To issue compensatory stock options to employees, contractors, or other service providers, a company should first adopt a written compensatory benefit plan, which is required for a corporation to comply with certain tax and securities laws. This type of plan is commonly known as an “equity incentive plan,” a “stock incentive plan,” or more simply, a “stock plan.”
Assuming that the company has a valid equity incentive plan and enough shares reserved and available for issuance under the plan, then each time the company wishes to issue or grant new stock options, its board of directors must formally approve the terms of the option grants, including the price at which the stock option may be exercised (known as the “exercise price” or the “strike price”). For tax reasons, the exercise price generally should be equal to or greater than the fair market value of the underlying stock at the time of grant. To safely determine the fair market value, many companies will obtain an appraisal of their stock, known as a 409A valuation, from an independent, third-party valuation expert.
In addition to the exercise price, a company will generally need to specify the following terms for each stock option grant:
- The name of the stock option recipient
- The recipient’s state or country of residence (for compliance with securities laws)
- The number of shares for which the stock option may be exercised
- Designation of the stock option as an ISO or an NSO
- The stock option’s vesting schedule and the date on which vesting will commence
- Acceleration, early exercise, or any other features of the stock option, if applicable
For legal due diligence purposes, the approval by the board of directors of any option grants should be documented in writing (i.e., by unanimous written consent, or minutes of a board meeting). Once the board of directors has approved any stock option grants, the company will prepare and distribute stock option paperwork to the option recipients to document their new stock options. Alternatively, many companies now use online cap table management platforms to manage stock option grants and their associated documentation electronically. Notice that an offer letter promising a stock option grant is not, in and of itself, a stock option grant. All equity-related matters of a corporation, such as stock option grants, must be approved by the corporation’s board of directors and properly documented in order to withstand scrutiny in future due diligence (e.g., during a financing or an acquisition of the company).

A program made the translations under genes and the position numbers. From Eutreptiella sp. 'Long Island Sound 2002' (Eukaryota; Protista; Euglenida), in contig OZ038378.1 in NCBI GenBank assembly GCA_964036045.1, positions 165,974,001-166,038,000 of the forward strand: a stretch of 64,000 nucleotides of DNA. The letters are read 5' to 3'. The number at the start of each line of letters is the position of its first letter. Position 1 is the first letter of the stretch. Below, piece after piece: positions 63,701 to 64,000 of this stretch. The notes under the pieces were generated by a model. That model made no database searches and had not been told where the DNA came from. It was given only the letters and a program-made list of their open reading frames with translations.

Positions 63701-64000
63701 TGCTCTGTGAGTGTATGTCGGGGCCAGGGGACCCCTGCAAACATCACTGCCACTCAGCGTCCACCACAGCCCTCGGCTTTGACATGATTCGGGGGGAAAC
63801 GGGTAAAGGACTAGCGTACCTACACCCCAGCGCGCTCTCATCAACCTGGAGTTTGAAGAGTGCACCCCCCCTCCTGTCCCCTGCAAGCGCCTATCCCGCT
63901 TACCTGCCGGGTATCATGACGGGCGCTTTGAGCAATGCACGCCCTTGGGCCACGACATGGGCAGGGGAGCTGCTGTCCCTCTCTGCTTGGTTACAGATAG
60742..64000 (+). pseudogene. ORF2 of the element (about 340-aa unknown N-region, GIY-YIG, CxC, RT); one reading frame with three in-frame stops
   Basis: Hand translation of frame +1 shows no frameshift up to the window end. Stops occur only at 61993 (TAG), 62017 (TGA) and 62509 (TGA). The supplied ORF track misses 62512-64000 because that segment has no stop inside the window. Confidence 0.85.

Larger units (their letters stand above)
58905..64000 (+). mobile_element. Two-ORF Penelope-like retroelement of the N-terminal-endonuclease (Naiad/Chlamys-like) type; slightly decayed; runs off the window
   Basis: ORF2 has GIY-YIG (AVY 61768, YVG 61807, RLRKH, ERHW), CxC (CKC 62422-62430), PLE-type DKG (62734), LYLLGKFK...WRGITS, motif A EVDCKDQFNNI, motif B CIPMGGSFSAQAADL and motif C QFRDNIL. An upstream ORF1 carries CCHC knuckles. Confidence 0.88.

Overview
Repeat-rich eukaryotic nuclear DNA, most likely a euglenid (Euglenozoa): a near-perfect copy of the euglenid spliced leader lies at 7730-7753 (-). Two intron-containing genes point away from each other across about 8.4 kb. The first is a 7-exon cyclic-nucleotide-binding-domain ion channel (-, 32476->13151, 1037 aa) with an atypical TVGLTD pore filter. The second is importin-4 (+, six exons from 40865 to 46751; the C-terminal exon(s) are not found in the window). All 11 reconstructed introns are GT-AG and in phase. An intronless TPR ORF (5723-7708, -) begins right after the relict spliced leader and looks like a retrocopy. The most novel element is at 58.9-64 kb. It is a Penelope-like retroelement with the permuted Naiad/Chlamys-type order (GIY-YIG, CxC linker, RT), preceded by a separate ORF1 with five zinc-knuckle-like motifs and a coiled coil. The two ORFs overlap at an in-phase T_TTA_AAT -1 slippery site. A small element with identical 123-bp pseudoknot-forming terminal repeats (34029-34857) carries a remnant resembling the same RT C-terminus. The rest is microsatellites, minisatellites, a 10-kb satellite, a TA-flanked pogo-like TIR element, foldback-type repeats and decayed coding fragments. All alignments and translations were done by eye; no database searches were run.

Stock options involve the intersection of tax, employment, contract, and securities laws and can be surprisingly complicated. There are many tools now available to assist with the mechanical process of granting stock options, but there are still many traps for the unwary that could result in unintended legal or tax consequences. A company should consult with its attorneys and tax advisors prior to granting options to obtain up-to-date advice.